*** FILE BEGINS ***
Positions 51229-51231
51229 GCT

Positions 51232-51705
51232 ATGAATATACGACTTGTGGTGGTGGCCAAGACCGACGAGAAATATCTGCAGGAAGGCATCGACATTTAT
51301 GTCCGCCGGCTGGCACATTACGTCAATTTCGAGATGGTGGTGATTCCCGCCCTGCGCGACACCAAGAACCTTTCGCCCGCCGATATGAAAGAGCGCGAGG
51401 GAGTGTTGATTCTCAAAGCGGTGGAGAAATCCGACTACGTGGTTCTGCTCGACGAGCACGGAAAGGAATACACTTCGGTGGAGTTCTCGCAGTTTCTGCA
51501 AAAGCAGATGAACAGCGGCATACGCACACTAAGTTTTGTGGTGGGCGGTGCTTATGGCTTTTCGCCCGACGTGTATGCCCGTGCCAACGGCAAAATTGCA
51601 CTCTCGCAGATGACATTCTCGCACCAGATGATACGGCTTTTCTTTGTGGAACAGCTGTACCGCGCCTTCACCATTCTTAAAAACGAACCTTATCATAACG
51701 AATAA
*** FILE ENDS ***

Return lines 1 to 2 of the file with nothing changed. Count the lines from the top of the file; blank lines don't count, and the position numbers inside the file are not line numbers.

Positions 51229-51231
51229 GCT